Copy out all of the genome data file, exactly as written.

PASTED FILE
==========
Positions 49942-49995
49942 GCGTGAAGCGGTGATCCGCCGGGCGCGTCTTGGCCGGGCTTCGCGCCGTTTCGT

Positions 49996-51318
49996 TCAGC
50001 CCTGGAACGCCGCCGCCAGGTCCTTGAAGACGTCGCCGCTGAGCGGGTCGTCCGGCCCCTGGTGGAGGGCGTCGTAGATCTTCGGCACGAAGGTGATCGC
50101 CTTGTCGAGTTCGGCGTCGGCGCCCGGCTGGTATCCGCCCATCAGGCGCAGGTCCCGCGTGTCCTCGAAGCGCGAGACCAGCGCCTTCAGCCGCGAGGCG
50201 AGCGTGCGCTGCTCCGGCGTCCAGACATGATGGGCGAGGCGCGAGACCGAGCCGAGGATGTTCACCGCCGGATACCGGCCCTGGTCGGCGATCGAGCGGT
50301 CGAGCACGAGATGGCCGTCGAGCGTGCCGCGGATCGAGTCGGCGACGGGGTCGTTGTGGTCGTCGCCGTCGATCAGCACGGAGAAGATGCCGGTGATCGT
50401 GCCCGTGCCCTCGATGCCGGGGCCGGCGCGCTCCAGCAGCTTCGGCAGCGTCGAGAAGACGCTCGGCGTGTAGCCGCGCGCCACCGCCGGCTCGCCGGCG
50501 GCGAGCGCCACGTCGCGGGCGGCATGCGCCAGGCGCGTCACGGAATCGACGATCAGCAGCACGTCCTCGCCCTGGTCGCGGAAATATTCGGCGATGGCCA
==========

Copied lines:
Positions 49942-49995
49942 GCGTGAAGCGGTGATCCGCCGGGCGCGTCTTGGCCGGGCTTCGCGCCGTTTCGT

Positions 49996-51318
49996 TCAGC
50001 CCTGGAACGCCGCCGCCAGGTCCTTGAAGACGTCGCCGCTGAGCGGGTCGTCCGGCCCCTGGTGGAGGGCGTCGTAGATCTTCGGCACGAAGGTGATCGC
50101 CTTGTCGAGTTCGGCGTCGGCGCCCGGCTGGTATCCGCCCATCAGGCGCAGGTCCCGCGTGTCCTCGAAGCGCGAGACCAGCGCCTTCAGCCGCGAGGCG
50201 AGCGTGCGCTGCTCCGGCGTCCAGACATGATGGGCGAGGCGCGAGACCGAGCCGAGGATGTTCACCGCCGGATACCGGCCCTGGTCGGCGATCGAGCGGT
50301 CGAGCACGAGATGGCCGTCGAGCGTGCCGCGGATCGAGTCGGCGACGGGGTCGTTGTGGTCGTCGCCGTCGATCAGCACGGAGAAGATGCCGGTGATCGT
50401 GCCCGTGCCCTCGATGCCGGGGCCGGCGCGCTCCAGCAGCTTCGGCAGCGTCGAGAAGACGCTCGGCGTGTAGCCGCGCGCCACCGCCGGCTCGCCGGCG
50501 GCGAGCGCCACGTCGCGGGCGGCATGCGCCAGGCGCGTCACGGAATCGACGATCAGCAGCACGTCCTCGCCCTGGTCGCGGAAATATTCGGCGATGGCCA